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Be Wary of “The Year of the Customer”

Charging into the new year, it’s easy to want to name what’s ahead of us. I am seeing a few enthusiastic sorts claiming 2020 will be “The Year of Experience,” “When Experience Finally Wins” or “The Year of the Customer.”

I ask you to greet these well-meaning mantras with appropriate suspicion.

For one, a quick Google search will bring you articles that claim 2019 was “The Year of the Customer.” That same search will tell you that 2018 was too… and 2017, and 2016…

Maybe 2020 is the year the prognosticators get it right?

Here’s the even bigger issue: Anytime we label a finite timeline, project or program as the “thing” that will address our customer experience issues, we discount the very nature of customers, experiences and humans ourselves.

The ONLY way customer experience becomes a valuable part of business is when we treat it like a business discipline. It can’t be a yearly theme, because then the year comes to an end. What happens to customer experience then?

I am NOT seeing headlines claiming this year will be “The Year of Sales” or “The Year Payroll Finally Wins” because it’s accepted that selling is an ongoing part of any business and you can’t put payroll on a short-term timeline. Why do we act like customer experience is so different?

What are the best ways to ensure your customer experience focus doesn’t become a well-intentioned but short-term project?

3 Ways to make every year the Year of the Customer:

1. Understand the connection between customer experience success and business outcomes.

A lot of CX teams report on individual metrics as a cause for celebration.

If your customer survey response rates go up, is that a win?

It might be, but it might also be a sign that your customers are looking for a way to communicate with you and that’s the only avenue they feel is available to them. Reporting on an increase of response rates isn’t reporting on what a great customer experience could be doing for your company.

Instead, look for how customer experience initiatives are connected to the overall goals and objectives of your business strategy. Will an increase in response rates lead to better customer feedback? Great. Then what? What will be done to act on that feedback? How will you close the loop with the customers who provided the feedback? And how will you measure success on the changes you make?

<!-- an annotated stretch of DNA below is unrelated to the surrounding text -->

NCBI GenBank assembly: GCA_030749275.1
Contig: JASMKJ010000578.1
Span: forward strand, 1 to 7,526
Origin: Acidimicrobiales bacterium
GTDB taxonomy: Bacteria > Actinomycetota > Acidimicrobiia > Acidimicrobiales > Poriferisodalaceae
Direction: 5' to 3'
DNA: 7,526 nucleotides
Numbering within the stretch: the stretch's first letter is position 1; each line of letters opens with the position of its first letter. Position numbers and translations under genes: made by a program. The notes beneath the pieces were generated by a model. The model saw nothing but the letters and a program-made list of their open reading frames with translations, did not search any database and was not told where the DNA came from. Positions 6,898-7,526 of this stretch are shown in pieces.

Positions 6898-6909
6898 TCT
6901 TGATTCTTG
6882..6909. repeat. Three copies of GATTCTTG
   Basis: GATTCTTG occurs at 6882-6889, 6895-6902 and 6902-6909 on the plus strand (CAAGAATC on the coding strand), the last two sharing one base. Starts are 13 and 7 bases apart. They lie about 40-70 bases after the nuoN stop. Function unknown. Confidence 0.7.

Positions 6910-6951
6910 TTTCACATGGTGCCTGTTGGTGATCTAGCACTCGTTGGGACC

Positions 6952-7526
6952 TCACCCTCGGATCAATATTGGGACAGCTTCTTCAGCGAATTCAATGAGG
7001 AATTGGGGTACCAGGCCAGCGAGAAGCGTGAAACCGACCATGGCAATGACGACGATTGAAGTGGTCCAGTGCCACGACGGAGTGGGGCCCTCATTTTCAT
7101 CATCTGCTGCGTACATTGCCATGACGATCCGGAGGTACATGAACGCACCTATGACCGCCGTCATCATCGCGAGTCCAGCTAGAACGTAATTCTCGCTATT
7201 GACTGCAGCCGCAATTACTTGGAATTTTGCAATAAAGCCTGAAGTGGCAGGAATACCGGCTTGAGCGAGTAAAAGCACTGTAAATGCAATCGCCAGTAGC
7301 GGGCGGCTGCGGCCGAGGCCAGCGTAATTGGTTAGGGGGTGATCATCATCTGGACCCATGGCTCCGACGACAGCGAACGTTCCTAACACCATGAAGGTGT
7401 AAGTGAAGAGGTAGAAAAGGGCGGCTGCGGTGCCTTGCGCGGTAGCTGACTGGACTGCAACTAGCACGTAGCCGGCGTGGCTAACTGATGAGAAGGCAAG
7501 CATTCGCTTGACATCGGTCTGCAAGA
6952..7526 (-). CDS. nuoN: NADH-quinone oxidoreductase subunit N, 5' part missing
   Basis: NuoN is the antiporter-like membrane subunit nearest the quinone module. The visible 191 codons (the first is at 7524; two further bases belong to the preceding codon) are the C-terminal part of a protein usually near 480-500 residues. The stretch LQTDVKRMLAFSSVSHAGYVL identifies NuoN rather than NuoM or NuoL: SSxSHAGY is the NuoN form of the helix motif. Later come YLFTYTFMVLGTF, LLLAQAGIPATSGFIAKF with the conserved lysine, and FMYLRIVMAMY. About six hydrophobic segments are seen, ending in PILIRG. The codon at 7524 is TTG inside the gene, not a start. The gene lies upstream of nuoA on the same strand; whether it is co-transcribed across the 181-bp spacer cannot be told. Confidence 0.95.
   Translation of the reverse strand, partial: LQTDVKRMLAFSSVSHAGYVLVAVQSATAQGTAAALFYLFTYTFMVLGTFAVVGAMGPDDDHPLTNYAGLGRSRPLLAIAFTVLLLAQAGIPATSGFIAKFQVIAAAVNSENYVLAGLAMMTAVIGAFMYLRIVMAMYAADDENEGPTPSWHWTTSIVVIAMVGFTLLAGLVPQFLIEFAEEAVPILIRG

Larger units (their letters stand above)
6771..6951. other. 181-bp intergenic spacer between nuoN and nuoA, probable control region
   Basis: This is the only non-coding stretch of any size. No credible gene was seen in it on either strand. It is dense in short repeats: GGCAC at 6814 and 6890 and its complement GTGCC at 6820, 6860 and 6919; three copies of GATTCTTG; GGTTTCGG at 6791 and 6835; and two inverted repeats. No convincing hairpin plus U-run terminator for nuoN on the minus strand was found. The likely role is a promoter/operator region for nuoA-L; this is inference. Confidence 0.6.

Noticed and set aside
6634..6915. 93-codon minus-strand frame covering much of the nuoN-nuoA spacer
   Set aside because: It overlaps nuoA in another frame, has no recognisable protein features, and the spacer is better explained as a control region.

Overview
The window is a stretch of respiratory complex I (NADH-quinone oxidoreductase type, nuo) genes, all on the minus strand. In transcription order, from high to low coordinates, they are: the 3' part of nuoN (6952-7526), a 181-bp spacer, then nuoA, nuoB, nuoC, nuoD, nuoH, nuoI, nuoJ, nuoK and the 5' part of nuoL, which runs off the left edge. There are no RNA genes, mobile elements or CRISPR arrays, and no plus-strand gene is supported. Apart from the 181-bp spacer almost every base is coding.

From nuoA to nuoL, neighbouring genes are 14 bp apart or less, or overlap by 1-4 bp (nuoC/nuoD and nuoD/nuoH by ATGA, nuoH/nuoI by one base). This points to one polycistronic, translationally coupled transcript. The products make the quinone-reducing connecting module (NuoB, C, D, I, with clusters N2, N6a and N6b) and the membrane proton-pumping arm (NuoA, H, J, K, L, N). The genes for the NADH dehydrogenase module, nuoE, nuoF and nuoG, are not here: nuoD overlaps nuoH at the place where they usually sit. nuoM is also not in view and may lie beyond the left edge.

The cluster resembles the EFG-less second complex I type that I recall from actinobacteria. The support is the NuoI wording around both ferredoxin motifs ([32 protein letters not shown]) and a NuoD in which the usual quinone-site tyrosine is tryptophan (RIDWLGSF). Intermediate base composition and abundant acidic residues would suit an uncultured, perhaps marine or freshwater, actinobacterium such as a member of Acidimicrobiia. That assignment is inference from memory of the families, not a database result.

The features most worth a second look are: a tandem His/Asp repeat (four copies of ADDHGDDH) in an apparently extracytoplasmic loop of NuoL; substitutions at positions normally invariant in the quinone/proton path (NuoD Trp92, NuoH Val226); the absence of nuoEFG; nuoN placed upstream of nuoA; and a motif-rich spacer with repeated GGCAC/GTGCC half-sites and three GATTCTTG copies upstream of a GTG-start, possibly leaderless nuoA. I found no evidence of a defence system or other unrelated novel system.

Reporting on data for data’s sake is not improving the customer experience OR delivering value for your organization. Without thoughtful approaches to this, customer experience can become a short-term “fad” at your organization.

2. Seek out the best practices and create standards from them.

Even at organizations with overall lousy Net Promoter Scores (NPS) or down-in-the-dumps Customer Satisfaction rates, there are individual customers having individually great experiences.

Typically, this is because a superstar employee has gone above and beyond, working around cumbersome internal processes or finding ways to exceed expectations with a smile. These superstars are often known by name. “If only we had more Sarahs!” might even be a common refrain.

When these customer champions leave your brand, those happy customers they served quickly become unhappy. Whatever Sarah or Stephan did to make up for the usually-less-than-stellar experience leaves with them.

Seeking out these superstars means you can learn what they’re doing and start codifying that behavior across your organization. But you have to make the effort to do this, which means looking for the bright spots among the depressing data.

Instead of reporting on the meager changes of bad experience metrics like NPS or C-Sat, look for those outliers who responded to your surveys with positive feedback. Is there a pattern there? Is there a specific location, product line or even individual who is consistently delivering for customers?